Look on the bright side: if you pull through, this will look great on your admissions essay

The idea that evolutionary pressures would have selected for such self-sacrificing tendencies is known as "group selection", and is rightly considered nonsense by most people who understand evolutionary theory. Why doesn't it work? Here's one reason: let's go back to the bank. The benefits of stopping the robbery will be shared by everyone at the abstract level of the society, but the costs of stopping the robbery will be disproportionately shouldered by those who intervene. While everyone is charging the robber, if you decide that you're quite comfortable hiding in the back, thank you very much, your chances of getting shot decline dramatically and you still get the benefit; just let it be somebody else's problem. Of course, most other people should realize this as well, leaving everyone pretty uninclined to try and stop the robbery. Indeed, there are good reasons to suspect that free-riding is the best strategy (Dreber et al., 2008).   

There are, unfortunately, some people who think group selection works and actually selects for tendencies to incur costs at no benefit. Fehr, Fischbacher, and Gachter (2002) called their bad idea "strong reciprocity":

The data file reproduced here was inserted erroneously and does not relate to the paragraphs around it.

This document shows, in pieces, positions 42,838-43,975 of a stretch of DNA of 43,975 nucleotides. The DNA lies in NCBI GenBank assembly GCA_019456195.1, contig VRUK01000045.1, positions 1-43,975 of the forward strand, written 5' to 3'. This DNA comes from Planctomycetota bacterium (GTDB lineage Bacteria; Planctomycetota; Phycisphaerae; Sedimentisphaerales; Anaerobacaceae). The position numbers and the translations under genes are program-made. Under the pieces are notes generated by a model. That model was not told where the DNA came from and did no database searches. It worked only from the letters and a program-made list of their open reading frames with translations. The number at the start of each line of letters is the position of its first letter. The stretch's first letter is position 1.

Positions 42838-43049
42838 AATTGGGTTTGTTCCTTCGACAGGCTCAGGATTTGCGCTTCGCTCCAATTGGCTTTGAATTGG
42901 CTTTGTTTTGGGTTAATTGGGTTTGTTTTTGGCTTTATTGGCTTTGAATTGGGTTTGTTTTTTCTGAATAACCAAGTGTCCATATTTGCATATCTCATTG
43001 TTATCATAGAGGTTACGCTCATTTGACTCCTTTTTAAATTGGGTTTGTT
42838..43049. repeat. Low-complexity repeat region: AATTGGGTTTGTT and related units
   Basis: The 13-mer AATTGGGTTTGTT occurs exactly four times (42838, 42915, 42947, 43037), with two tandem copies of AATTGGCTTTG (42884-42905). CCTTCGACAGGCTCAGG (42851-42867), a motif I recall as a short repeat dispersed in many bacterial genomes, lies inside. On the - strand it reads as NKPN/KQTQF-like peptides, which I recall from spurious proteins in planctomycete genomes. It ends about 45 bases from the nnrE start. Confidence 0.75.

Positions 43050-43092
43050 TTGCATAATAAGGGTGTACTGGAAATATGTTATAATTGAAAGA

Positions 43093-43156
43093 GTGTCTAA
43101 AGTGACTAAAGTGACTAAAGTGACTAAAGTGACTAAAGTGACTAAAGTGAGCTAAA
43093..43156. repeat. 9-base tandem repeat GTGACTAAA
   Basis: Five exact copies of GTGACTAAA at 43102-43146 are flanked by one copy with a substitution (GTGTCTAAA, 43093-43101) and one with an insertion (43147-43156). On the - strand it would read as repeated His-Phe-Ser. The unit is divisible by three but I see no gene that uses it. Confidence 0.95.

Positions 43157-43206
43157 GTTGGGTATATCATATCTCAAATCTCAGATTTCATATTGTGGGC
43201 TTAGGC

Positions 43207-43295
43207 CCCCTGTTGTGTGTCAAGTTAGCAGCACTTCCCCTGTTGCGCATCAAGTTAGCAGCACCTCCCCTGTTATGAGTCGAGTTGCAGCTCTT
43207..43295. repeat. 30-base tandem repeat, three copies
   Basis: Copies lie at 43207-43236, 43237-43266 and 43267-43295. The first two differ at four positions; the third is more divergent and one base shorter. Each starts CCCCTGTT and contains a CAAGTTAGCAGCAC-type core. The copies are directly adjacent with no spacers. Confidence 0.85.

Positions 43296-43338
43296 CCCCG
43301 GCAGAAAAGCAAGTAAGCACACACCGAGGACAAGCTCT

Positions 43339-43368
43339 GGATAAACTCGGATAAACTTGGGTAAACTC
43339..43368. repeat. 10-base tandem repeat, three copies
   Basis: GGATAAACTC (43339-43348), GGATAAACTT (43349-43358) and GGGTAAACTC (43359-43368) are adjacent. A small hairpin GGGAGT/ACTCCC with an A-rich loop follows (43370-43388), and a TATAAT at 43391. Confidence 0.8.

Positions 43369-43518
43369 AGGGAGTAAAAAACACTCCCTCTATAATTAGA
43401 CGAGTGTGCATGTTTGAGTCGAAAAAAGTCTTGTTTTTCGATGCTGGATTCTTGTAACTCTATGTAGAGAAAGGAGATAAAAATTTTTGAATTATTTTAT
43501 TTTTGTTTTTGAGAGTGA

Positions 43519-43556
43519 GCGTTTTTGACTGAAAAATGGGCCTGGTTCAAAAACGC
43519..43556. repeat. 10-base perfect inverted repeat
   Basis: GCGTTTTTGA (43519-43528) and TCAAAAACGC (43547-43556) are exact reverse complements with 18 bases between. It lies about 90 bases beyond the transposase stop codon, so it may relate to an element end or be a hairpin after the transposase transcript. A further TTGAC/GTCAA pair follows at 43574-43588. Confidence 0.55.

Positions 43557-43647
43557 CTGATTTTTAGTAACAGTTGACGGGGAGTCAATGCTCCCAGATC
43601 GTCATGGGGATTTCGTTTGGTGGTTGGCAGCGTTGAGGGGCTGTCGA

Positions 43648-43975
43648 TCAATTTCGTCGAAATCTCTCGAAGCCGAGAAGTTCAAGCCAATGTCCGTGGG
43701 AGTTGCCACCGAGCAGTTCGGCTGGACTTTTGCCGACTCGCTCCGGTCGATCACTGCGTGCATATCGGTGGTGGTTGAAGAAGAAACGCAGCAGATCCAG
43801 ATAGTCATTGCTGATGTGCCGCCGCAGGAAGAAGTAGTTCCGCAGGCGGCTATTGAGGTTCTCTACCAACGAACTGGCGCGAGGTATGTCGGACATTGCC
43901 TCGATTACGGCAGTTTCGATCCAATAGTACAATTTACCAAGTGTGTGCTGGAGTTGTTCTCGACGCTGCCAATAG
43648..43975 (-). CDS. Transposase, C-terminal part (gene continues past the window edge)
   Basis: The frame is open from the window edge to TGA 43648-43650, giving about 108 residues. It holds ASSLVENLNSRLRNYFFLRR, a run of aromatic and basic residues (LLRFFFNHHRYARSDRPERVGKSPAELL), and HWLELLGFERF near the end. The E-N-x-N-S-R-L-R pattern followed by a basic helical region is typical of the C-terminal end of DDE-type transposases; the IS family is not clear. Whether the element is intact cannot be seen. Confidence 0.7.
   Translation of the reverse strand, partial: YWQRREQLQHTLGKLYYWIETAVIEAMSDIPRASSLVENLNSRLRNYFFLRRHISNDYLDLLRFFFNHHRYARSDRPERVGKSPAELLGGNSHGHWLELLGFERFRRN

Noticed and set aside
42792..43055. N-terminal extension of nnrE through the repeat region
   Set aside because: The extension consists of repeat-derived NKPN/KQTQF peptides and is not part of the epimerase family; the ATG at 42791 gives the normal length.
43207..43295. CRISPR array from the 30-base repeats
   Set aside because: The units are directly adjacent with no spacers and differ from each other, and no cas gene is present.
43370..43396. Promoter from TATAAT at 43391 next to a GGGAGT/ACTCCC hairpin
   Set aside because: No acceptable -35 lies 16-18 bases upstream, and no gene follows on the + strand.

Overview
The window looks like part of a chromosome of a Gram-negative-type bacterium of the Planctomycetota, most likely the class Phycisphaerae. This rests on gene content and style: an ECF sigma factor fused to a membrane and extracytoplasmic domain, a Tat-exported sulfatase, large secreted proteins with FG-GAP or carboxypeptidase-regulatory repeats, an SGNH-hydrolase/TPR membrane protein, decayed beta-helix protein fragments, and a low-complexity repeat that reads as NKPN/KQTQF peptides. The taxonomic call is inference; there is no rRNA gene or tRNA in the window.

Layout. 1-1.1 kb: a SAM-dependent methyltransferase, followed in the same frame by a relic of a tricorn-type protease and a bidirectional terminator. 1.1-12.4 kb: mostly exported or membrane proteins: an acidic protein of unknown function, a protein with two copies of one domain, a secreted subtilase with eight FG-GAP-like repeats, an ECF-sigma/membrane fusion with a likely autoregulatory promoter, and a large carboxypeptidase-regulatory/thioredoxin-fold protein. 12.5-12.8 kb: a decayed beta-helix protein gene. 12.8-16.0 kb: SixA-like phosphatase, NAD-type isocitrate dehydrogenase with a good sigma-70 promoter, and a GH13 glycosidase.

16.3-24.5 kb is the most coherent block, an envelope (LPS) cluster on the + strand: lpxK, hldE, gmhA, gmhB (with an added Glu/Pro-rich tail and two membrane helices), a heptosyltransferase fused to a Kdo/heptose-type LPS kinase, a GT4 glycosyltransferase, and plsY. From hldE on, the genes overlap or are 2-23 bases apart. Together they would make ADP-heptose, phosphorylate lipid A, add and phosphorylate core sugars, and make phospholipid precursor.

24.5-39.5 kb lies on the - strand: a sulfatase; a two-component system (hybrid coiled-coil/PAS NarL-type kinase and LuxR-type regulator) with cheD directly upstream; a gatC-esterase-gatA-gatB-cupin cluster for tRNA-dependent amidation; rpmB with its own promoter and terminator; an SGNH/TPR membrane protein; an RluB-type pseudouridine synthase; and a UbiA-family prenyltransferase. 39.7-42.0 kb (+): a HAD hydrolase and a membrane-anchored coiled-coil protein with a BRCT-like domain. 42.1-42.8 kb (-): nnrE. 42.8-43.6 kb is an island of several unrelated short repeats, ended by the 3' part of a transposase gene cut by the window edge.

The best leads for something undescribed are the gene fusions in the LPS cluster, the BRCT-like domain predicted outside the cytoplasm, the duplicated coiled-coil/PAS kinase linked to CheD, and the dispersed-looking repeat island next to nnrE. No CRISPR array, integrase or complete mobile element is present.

"A person is a strong reciprocator if she is willing to sacrifice resources (a) to be kind to those who are being kind... and (b) to punish those who are being unkind...even if this is costly and provides neither present nor future material rewards for the reciprocator" (p.3, emphasis theirs)
So the gist of the idea would seem to be (to use an economic example) that if you give away your money to people you think are nice - and burn your money to ensure that mean people's money also gets burned - with complete disregard for your own interests, you're going to somehow end up with more money. Got it? Me neither...

                                                               "I'm telling you, this giving away cash thing is going to catch on big time."